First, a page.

For years now, I have been discerning becoming an English teacher, and I recently began my group of prerequisites. As I delved into both American Literature and Cultural Communication, something happened to me. It was as though I were standing in front of myself and always had been. I walked forward and was whole.
I was the student who took both Creative Writing and AP English even though they were at the same time. I was the student who poured ten poems out of my head after finishing a report on Emily Dickinson. I was the student who began a B.A. in English at my first university. I was the student who wrote stories, poems, and songs above anything else. But somehow, I forgot. Now, as I began to study, something in me recognized myself.
I am who I have always been.
As we mature, we unfold and become more and more ourselves. We grow in security and courage. I know that sometimes we don’t feel this; we feel less ourselves and grow in insecurity and fear. This can be a response to cruel experiences or even a way of life that focuses our moments on busyness over and over until we forget ourselves. Yet who we are is still in there, deepening.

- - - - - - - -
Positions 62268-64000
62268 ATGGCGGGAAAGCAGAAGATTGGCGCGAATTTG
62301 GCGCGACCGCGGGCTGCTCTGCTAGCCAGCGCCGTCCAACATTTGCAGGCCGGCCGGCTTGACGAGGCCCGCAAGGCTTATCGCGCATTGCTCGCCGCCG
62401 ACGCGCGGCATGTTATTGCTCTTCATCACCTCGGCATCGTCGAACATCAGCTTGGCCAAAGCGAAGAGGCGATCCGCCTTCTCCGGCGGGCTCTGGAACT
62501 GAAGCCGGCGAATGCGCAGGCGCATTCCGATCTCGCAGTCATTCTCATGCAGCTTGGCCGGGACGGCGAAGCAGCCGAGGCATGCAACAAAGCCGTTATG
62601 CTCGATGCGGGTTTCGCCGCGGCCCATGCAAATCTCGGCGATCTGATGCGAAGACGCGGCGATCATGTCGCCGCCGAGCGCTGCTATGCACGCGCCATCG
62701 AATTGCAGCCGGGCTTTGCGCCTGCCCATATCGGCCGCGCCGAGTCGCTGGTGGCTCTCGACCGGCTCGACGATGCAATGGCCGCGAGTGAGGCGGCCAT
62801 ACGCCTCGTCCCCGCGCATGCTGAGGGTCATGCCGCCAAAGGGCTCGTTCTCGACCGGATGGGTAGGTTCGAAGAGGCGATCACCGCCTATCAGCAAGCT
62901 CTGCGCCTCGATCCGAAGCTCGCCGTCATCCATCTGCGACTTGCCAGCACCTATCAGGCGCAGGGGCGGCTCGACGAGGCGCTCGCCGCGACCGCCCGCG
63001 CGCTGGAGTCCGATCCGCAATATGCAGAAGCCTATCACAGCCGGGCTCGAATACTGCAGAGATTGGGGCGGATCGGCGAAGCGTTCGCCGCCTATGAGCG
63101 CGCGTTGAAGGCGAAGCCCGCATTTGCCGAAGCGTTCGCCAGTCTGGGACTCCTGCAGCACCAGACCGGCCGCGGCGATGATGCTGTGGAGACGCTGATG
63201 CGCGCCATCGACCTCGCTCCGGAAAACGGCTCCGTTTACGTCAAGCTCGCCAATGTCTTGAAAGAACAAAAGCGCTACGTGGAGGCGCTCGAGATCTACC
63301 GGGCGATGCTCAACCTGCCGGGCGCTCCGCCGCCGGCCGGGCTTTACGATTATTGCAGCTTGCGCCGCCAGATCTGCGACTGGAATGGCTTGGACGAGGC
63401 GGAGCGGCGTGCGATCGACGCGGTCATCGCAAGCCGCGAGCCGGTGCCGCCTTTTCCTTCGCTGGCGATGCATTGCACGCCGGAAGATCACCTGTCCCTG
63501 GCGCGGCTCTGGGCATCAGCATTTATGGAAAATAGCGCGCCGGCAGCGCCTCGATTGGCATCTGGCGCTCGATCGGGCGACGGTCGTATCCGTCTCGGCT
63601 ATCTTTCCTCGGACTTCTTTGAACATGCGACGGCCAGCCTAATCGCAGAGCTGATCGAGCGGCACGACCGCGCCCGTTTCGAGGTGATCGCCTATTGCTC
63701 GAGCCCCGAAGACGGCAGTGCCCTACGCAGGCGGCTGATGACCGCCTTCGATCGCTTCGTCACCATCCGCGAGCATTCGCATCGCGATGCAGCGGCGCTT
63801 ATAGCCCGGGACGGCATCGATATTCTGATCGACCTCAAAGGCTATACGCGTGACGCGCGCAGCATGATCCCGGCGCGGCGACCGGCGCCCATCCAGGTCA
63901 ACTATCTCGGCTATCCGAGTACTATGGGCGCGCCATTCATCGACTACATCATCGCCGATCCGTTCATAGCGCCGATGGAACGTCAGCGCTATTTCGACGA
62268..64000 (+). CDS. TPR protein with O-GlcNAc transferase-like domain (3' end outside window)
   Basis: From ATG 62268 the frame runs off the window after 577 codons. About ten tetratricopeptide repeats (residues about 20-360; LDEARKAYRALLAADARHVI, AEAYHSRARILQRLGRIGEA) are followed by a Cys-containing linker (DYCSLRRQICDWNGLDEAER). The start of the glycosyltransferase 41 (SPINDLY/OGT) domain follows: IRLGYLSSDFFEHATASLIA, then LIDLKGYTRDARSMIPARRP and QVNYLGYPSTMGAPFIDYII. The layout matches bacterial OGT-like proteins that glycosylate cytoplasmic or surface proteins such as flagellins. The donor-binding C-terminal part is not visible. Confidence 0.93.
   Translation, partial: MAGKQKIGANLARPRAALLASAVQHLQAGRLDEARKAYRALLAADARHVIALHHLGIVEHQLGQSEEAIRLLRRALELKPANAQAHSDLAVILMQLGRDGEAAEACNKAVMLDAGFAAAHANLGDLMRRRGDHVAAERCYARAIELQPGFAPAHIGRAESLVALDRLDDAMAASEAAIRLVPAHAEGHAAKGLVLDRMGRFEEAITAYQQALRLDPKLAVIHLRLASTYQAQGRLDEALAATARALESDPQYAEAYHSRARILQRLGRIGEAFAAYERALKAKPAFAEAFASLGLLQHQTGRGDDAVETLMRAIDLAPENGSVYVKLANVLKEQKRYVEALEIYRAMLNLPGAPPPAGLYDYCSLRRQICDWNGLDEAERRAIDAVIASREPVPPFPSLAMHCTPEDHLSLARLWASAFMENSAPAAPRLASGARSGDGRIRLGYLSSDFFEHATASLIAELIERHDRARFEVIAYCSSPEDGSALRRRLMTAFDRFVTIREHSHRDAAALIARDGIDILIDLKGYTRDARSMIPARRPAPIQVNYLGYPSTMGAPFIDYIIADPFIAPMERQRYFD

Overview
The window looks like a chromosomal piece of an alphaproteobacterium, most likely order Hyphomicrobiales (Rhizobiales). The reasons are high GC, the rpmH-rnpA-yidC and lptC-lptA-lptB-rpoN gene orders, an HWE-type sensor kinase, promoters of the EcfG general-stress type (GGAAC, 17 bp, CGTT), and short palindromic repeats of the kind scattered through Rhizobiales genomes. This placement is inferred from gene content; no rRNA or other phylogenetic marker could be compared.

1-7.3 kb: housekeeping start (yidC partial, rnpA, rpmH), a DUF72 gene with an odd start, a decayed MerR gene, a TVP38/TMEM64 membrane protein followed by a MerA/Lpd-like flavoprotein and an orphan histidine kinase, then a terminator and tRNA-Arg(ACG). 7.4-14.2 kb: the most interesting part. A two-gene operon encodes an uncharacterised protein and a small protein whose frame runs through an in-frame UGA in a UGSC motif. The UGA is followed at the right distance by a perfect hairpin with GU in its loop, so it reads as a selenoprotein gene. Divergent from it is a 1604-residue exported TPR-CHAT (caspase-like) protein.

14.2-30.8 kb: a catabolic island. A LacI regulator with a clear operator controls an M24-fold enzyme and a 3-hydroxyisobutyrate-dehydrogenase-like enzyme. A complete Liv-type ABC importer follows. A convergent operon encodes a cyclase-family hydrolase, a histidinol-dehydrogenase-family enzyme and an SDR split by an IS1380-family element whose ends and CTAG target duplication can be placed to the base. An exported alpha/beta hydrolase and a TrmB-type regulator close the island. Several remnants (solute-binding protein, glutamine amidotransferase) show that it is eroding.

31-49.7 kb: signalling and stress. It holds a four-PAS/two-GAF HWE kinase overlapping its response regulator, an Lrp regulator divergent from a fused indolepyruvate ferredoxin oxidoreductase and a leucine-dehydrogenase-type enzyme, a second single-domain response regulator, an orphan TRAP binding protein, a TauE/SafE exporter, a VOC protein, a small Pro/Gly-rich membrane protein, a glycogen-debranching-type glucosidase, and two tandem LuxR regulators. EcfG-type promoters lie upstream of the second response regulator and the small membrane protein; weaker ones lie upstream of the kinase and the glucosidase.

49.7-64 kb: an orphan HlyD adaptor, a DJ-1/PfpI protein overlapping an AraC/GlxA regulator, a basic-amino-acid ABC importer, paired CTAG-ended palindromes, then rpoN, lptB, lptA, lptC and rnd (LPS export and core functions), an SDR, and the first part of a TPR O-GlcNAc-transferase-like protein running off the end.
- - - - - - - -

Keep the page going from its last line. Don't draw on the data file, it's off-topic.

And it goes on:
Who I was, and still am, isn’t simply around one topic as it isn’t for any of us. I was also the little girl who told her dad, “Look at this! Look at this!”, the bob-haired kid who loved to make children laugh, the teen whose favorite thing was to wade in the ocean or conquer rocks on a river.
I have continued to delve into those other amazing things that are also me. But the part of me to which writing is first and foremost – I somehow forgot her. It may be because teaching, and teaching English, run in my family. I wanted to be my own person. Ironically, coming back to it is where I feel whole. I can sense myself being planted in the earth. I feel like English ivy attaching to an ancient wall. It is a coming home.
People are interested in personality theory; it is a clue as to who we are. People are excited about ancestry testing; it is a clue as to where we come from and ties to an ever-deepening past. People are watching the shows they watched as a child, visiting playgrounds and climbing-trees, collecting former toys. People care about these things. They ground us somehow.
Who am I? Where do I come from? These are huge questions. And both of them can be answered in part by exploring this one: “Who was I?”
We are who we have always been. We can see insights into brilliant and delightful aspects of ourselves when we look at our past. And we can feel roots – stable, interesting, secure, connected.
What did you love as a child? Can you go there again? There is a peace that I am finding in studying literature and returning to who I have always been, yet gaining more depth. Maybe there will be the same peace for you too.
May God bless your day.
One thought on “Ivy to the Brick”
Amazing! This is awesome, and so true!